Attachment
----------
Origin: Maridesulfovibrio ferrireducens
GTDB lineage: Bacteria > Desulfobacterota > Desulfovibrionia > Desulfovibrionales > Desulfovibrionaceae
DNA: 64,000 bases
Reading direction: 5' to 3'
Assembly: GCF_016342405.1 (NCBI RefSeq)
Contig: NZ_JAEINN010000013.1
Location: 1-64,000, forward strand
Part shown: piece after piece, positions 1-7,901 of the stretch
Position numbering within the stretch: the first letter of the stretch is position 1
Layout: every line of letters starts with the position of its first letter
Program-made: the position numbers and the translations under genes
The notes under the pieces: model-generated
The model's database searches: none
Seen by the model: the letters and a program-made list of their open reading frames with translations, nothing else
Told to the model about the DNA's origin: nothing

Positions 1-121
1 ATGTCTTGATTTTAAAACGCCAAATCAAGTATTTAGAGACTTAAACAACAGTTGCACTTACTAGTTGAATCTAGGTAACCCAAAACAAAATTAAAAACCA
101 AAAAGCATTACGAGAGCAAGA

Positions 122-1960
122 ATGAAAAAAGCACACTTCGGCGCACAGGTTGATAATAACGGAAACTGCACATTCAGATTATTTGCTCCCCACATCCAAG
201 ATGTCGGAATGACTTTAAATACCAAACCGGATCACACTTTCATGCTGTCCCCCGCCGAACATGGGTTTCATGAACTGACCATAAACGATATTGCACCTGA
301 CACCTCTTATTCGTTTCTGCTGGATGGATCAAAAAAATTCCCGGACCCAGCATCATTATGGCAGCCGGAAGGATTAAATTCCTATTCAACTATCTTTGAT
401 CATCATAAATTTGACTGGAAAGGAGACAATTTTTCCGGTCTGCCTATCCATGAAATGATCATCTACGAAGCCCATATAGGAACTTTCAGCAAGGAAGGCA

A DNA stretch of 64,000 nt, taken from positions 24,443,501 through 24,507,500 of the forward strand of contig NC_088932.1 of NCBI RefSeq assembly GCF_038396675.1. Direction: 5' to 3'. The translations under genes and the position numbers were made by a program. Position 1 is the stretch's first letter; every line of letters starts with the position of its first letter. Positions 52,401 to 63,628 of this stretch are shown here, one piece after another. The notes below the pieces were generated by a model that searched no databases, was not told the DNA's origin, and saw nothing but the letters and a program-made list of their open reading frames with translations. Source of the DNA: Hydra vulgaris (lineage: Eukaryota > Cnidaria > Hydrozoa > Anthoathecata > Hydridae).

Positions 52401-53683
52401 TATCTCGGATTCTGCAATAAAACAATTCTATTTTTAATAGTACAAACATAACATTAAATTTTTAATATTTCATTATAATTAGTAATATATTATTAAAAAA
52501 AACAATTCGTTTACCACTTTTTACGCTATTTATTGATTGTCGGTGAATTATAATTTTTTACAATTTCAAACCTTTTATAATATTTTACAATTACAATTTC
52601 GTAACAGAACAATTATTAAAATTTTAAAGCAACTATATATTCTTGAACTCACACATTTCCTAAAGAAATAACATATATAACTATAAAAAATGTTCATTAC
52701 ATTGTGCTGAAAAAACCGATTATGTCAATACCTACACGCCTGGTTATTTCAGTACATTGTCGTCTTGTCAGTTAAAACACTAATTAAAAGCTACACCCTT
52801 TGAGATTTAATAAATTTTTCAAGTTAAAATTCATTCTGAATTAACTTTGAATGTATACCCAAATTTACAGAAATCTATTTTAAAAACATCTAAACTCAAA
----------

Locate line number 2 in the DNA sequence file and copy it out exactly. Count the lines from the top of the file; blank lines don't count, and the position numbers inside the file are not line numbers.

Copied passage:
GTDB lineage: Bacteria > Desulfobacterota > Desulfovibrionia > Desulfovibrionales > Desulfovibrionaceae